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MACROECONOMICS

Macroeconomics and Psychology

Macroeconomics, Psychology, headwinds, US economy, PCE deflator, fx trader, forex-globalization-business-entrepreneur-networking

There is a broad consensus around the macroeconomic picture. The headwinds slowing the US economy in H1 16 have eased, and above trend growth in H2 16 appears to be carrying into 2017. Q4 16 GDP is expected to be revised to 2.1% up from 1.8%. Many economists appear to accept that a good part, though not all, of the decline in the estimated trend growth in the US, is a function of demographic considerations.

Price pressures are gradually increasing, though the Fed's preferred and targeted measure of inflation, the core PCE deflator is likely to have remained at 1.7% in January, the base effect warns of topside risk in the coming months.  Meanwhile, the labor market continues to improve. The four-week moving average of weekly jobless claims fell to a new cyclical low the same week the BLS conducted the survey for non-farm payrolls, which will be released on March 10.

The Federal Reserve raised rates once in 2015 and once in 2016. This year will be different. The shift in opinion is not so much in the increase of the likelihood of a March increase or June increase, but in a move in May. As we have noted, the advantage May is that it would be part of the normalization process when every meeting must be live. Up until now, there was a general recognition that Fed action would take place at the quarterly meeting that had the economic forecast updates and was followed by a press conference.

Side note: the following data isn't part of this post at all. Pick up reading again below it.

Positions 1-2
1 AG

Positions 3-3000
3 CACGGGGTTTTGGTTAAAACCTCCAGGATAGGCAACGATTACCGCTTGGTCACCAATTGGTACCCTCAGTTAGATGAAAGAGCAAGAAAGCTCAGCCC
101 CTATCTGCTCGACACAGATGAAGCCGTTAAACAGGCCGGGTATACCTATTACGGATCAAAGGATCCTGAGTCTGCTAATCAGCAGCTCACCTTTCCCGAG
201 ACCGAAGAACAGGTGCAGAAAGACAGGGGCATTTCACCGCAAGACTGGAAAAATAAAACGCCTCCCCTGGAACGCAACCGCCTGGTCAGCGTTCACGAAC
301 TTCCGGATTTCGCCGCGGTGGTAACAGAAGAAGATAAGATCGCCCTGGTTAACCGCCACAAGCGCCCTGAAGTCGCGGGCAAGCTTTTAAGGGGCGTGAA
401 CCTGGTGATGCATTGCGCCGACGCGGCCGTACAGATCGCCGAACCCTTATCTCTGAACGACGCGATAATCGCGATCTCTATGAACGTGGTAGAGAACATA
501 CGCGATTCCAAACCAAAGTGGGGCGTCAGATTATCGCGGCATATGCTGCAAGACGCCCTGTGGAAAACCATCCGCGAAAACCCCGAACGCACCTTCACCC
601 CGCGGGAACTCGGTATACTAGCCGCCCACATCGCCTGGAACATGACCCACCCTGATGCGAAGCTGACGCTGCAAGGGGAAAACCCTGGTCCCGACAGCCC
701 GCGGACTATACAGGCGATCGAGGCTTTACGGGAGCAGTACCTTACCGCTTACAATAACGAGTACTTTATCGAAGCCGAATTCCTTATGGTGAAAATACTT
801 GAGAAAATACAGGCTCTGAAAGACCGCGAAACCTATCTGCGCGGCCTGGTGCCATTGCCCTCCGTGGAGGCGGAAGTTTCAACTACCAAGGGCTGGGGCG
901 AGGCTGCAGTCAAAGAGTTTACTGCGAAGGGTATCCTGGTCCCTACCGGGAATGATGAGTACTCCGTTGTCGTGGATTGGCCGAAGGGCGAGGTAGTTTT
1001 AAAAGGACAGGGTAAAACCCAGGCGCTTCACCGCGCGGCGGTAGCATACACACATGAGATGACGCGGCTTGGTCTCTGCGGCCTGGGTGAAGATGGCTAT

That was good and arguably necessary. However, this may no longer be the case. As the pace of removing accommodation increases, the Fed needs greater flexibility. Just as the minutes of the January FOMC meeting showed that the Fed would tweak the dot plot communication tool by including fan lines of confidence, as we have argued before, the Fed ought to consider a press conference after every meeting, like many others, including the BOE, ECB, and BOJ, and that would kill two birds with one stone, so to speak. Communication would be enhanced, and the Fed would double the number of actionable meetings. Alternatively, the Fed could scramble and put together an ad hoc press conference, but there are risks of leaks and fails to take advantage of the opportunity to evolve the Fed's communication and transparency.

Eurozone growth is solid and stable, and above trend, which is estimated near 1.25%. This is likely to be confirmed with the final January PMIs due in the second half of the week ahead. Individual countries will update Q4 16 GDP estimates, and most likely will not have much market impact, but will be revealing nonetheless. The Spanish economy motored ahead by 3.0% year-over-year in Q4 16.  France and Italy both appear to have grown 1.1%. Among other European countries reporting GDP, Sweden's 1.9% puts it a little ahead of Germany's 1.7%, while Switzerland's 1.2% places it nearer France and Italy.

The risks of deflation have evaporated in Europe thanks to the rise in oil prices. Indeed, the preliminary estimate for February CPI, which is to be reported on March 2, is expected to tick up to 1.9%-2.0%. The higher oil prices have knock-on effects on transports, heating, and energy prices. It was also unseasonably cold in southern Europe, which may have underpinned unprocessed food prices as well. In any event, core prices are expected to be flat at 0.9% for the third month and have seen a steady pace of 0.8%-0.9% since last May.  It bottomed at 0.6% in January 2015.

Many observers do not appreciate the importance of the faster increase in Germany inflation than elsewhere in the monetary union. Germany's headline harmonized measure may push above 2.0% in February and will be reported ahead of the aggregate figures. There are a number of ways that countries can boost their competitiveness against Germany. Draghi pushes for structural reforms in both Germany and elsewhere, but it is proving a difficult to achieve.

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